The Associated Press
TOLEDO — Bamboo-like plants that grow taller than adults have choked out native plants in a marsh that once teemed with life along Lake Erie.
Wild flowers have disappeared. Migrating birds have gone elsewhere.
The parkland has changed so much that Dana Bollin, the naturalist at Maumee Bay State Park, no longer leads tours along its boardwalk. “I hate to spend an hour talking about invasive plants,” she said.
In Michigan, exotic plant species are destroying or threatening habitats along sand dunes. In Florida, swamps are a target. Environmental groups hope to slow the spread by persuading nurseries to stop selling invasive plants and promote native species.
In California, a partnership of nursery owners and environmental leaders is working on a campaign called “Plant Right” that will roll out early next year and give gardeners brochures to help them find native plants suited for their regions.
Florida’s highway department announced last fall it will stop planting invasive plants along its roads.
Big-box retailer Meijer Inc. announced in March it is removing two invasive trees — Norway maple and Lombardy poplar — from stores in Michigan, Ohio, Indiana, Illinois and Kentucky.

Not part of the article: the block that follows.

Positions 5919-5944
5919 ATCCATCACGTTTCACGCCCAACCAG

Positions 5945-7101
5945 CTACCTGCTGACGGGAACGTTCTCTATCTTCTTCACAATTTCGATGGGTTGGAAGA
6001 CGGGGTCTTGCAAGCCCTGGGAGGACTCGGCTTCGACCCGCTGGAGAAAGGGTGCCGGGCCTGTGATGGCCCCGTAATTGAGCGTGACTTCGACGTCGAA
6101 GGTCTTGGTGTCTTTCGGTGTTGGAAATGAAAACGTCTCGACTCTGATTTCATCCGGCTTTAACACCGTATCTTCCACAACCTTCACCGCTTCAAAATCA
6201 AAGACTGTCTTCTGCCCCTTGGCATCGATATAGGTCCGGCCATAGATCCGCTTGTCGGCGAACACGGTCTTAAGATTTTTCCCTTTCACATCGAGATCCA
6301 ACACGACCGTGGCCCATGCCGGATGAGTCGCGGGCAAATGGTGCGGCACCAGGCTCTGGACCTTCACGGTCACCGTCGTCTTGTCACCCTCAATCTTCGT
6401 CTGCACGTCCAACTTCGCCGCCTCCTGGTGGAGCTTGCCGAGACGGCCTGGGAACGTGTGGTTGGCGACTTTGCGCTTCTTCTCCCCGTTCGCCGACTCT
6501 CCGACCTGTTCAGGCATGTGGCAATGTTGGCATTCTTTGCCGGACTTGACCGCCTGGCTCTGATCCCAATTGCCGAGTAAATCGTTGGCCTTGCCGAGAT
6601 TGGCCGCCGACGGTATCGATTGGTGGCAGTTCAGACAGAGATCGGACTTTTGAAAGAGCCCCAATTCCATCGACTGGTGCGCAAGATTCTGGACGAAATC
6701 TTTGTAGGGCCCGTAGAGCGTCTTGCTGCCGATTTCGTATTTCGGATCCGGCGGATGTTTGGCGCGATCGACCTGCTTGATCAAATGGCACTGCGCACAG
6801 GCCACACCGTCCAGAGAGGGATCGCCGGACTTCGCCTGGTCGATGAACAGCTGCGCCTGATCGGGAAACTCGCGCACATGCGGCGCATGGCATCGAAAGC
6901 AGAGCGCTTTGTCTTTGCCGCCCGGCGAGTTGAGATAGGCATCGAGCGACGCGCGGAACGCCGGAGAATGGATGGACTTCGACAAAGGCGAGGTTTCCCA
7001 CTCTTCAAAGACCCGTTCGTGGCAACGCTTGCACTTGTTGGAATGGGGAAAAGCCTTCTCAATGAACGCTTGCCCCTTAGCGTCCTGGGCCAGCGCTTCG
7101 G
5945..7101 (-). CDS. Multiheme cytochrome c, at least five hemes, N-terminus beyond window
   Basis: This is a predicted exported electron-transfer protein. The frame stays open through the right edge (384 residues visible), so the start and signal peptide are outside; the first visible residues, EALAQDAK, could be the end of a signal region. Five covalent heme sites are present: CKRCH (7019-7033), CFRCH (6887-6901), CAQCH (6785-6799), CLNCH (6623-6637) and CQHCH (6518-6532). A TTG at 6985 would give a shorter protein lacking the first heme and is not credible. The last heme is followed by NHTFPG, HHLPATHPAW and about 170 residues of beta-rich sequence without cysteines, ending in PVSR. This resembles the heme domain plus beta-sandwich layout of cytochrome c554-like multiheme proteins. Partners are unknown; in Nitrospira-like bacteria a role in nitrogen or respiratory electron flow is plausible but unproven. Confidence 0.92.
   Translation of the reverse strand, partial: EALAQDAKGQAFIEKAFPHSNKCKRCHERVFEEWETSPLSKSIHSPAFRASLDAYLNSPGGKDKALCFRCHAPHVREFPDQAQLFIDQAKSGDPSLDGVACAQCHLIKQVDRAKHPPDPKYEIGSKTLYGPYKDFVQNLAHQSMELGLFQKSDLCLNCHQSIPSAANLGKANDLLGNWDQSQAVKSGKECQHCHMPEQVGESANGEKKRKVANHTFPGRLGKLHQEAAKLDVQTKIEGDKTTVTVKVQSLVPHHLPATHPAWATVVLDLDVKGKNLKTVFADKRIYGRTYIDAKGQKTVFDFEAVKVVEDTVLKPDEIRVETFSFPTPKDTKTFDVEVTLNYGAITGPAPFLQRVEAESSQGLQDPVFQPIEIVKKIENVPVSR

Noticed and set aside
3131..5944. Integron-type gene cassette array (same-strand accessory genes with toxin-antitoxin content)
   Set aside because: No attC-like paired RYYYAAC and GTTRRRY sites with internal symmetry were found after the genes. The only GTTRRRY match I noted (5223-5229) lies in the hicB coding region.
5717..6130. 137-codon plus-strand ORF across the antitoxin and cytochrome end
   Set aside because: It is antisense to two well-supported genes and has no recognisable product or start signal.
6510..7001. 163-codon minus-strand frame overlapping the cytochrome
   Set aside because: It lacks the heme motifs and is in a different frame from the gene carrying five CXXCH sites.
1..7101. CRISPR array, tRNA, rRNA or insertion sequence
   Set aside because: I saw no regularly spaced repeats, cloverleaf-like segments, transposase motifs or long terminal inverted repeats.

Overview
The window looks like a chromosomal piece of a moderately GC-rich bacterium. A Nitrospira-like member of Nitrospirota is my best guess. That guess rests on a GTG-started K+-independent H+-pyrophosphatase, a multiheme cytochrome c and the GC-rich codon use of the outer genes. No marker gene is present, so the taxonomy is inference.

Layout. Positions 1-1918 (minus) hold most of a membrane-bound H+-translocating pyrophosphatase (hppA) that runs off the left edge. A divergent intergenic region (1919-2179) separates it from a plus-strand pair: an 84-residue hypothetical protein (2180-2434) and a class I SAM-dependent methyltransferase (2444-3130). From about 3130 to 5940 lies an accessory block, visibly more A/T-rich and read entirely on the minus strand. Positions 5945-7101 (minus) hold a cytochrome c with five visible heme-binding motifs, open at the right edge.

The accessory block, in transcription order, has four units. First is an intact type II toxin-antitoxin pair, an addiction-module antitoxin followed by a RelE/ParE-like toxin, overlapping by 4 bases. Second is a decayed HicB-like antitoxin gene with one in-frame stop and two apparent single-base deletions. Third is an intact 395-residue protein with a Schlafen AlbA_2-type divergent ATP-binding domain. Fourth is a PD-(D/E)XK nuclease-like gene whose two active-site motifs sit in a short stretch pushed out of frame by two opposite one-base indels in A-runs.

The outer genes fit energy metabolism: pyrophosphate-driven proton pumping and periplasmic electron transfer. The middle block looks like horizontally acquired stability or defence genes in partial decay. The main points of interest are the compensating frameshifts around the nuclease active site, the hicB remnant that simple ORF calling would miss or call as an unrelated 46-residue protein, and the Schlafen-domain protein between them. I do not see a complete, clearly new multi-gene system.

Only a small percentage of plants sold in nurseries are troublemakers that crowd out other plants and rob animals of food sources. But environmental groups say these plants can end up in the hands of gardeners who only later find out how quickly they can take over.
Often, there’s little information about invasives at nurseries. Adding to the confusion is that plants that are fine in one state can cause trouble in another. That’s why many groups fighting against invasive plants are encouraging nurseries to give customers more information about what plants are best.
They hope consumers will embrace native plants as they have home-grown organic vegetables.
In most states, though, legislation stopping the sales of invasive plants is a tough sell. Nursery owners oppose it. And even environmental groups disagree on what plants should be included.
These nonnative plants are the worst of the worst in Ohio and the most difficult to control.
Buckthorn, European or common
Common reed grass
Honeysuckle — amur, Japanese, Morrow, Tatarian